So let's look at a coin vanish done in the Romantic Adventure style. In this approach the effects aren't used as an end in themselves. Instead they're used to establish a reality slightly askew from the one your spectator is used to.

The presentation that follows is for a complete three coin vanish. Something like Joshua Jay's Triad Coins. It's done in four acts or movements. It incorporates some elements of the previous styles mentioned—they are seeing the process of practicing magic as in the Peek Backstage, and they are seeing things get slightly beyond your control as in the Distracted Artist—but the main focus of the effect is to bring your spectator into a world where belief affects reality and re-writes memory. Want to get away from it all? We offer you... Escape!

Remember Sammy Jankis


Your friend Hannah comes over.

You answer the door, "Oh, hey! What's up? I mean... come on in."

"Am I early?" she asks.

"Oh, no. Sorry. I knew you were coming?"

"Is that a question?"

"No. No. Of course not. My head is all over the place today. My brain is scrambled. You're here to watch a movie and get dinner. I remembered. Go take a seat and I'll get you a drink."

You come back in the room with a couple beverages. 

On the coffee table there is a post-it pad and a marker.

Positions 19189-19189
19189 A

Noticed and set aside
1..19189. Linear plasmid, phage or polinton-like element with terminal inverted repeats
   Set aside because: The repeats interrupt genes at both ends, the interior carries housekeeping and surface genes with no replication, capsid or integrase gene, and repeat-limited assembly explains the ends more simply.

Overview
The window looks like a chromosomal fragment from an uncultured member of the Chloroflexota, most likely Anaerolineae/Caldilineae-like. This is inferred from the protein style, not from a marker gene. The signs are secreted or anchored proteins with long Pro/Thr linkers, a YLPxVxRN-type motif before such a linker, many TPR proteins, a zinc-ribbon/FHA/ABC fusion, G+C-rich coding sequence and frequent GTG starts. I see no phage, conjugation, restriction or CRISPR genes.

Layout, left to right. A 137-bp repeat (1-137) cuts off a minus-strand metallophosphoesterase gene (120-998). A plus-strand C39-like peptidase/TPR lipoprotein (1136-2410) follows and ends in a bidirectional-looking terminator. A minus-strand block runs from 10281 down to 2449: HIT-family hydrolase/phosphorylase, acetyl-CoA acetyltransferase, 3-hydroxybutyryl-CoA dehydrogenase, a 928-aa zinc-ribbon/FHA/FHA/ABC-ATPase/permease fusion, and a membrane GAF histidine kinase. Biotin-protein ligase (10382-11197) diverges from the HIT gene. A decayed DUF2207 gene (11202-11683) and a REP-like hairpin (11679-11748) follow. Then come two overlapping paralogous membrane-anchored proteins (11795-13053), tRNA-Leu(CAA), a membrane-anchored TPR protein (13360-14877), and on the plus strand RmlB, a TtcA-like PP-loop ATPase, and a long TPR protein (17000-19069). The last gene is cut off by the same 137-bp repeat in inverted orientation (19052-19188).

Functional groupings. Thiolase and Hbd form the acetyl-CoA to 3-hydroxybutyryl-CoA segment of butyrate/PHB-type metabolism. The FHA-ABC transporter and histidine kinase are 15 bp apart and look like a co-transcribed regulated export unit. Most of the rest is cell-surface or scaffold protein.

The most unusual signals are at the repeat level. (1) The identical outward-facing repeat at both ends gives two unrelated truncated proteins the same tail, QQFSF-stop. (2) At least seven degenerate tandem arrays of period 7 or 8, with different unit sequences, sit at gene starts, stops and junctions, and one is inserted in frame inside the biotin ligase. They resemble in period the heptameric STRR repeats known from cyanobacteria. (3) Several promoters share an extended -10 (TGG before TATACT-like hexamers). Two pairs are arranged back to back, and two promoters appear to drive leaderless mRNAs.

"What does that mean?" she asks.

You read what it says on the Post-It.

Remember your
vanishing coins.

"Huh. I haven't the foggiest idea what that means. What are my 'vanishing coins'?"

You pick up the note and look at it, then look around the room, confused. You notice your copy of The Amateur Magician's Handbook on an end table nearby.

"Oh shit. That's right," you say as you uncap the marker. "I just spelled it wrong. It's not remember my vanishing coins" You uncap the marker and make a quick change to the note so it reads:

Remember, you're
vanishing coins.

"It's 'Remember YOU ARE vanishing coins.' I was just trying to remind myself of what I was working on."

Movement One

Before she can ask for an explanation you say, "Actually, could I get your help with something? I want you to let me know how this looks."

You grab three half dollars off the end table and hold them in a fan in your right hand. You take one with your left. Close your eyes. Squeeze it for a few seconds and open your hand. Then you open your eyes and stare directly at Hannah.

"Oh, hey! What's up?" you say.